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12. CHAPTER XII - ON NOVELS AND THE ART OF WRITING THEM (continued)
I intended to write that book to vindicate my own profession as a novelist, and also to vindicate that public taste in literature which has created and nourished the profession which I follow. And I was stirred up to make such an attempt by a conviction that there still exists among us Englishmen a prejudice in respect to novels which might, perhaps, be lessened by such a work. This prejudice is not against the reading of novels, as is proved by their general acceptance among us. But it exists strongly in reference to the appreciation in which they are professed to be held; and it robs them of much of that high character which they may claim to have earned by their grace, their honesty, and good teaching.
No man can work long at any trade without being brought to consider much, whether that which he is daily doing tends to evil or to good. I have written many novels, and have known many writers of novels, and I can assert that such thoughts have been strong with them and with myself. But in acknowledging that these writers have received from the public a full measure of credit for such genius, ingenuity, or perseverance as each may have displayed, I feel that there is still wanting to them a just appreciation of the excellence of their calling, and a general understanding of the high nature of the work which they perform.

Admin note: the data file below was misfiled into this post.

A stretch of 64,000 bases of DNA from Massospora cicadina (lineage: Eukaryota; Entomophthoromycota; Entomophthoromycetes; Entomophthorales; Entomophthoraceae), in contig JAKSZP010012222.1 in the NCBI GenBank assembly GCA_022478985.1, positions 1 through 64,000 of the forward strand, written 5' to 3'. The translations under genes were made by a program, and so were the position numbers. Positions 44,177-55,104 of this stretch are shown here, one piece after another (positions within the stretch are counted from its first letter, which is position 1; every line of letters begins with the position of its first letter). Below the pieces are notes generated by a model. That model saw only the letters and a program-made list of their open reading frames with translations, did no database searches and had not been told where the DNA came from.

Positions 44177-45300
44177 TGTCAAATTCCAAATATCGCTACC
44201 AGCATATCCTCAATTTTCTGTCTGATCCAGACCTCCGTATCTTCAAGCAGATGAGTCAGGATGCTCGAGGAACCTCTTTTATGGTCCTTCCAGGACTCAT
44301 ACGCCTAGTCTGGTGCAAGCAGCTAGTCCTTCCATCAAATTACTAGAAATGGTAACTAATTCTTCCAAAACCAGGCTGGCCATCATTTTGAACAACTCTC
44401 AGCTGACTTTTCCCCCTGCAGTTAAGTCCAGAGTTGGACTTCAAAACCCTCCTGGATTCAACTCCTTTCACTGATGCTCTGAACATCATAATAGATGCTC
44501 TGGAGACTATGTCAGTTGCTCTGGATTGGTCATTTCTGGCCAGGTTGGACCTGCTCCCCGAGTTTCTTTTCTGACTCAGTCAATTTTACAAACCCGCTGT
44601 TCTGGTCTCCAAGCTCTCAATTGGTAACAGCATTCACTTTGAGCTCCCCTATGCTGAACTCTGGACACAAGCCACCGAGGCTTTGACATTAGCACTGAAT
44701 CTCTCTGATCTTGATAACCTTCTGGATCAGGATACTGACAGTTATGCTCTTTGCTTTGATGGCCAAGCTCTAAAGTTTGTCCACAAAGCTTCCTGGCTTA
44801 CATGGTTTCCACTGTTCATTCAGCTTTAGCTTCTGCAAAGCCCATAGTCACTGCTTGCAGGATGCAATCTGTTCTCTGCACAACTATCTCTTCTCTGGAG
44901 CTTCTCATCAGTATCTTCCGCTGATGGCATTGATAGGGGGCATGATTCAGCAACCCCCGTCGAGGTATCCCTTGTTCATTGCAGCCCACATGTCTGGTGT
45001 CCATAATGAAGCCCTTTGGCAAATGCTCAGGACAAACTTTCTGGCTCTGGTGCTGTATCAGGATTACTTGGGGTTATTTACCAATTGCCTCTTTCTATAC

By the common consent of all mankind who have read, poetry takes the highest place in literature. That nobility of expression, and all but divine grace of words, which she is bound to attain before she can make her footing good, is not compatible with prose. Indeed it is that which turns prose into poetry. When that has been in truth achieved, the reader knows that the writer has soared above the earth, and can teach his lessons somewhat as a god might teach. He who sits down to write his tale in prose makes no such attempt, nor does he dream that the poet's honour is within his reach;--but his teaching is of the same nature, and his lessons all tend to the same end. By either, false sentiments may be fostered; false notions of humanity may be engendered; false honour, false love, false worship may be created; by either, vice instead of virtue may be taught. But by each, equally, may true honour, true love; true worship, and true humanity be inculcated; and that will be the greatest teacher who will spread such truth the widest. But at present, much as novels, as novels, are bought and read, there exists still an idea, a feeling which is very prevalent, that novels at their best are but innocent. Young men and women,--and old men and women too,--read more of them than of poetry, because such reading is easier than the reading of poetry; but they read them,--as men eat pastry after dinner,--not without some inward conviction that the taste is vain if not vicious. I take upon myself to say that it is neither vicious nor vain.
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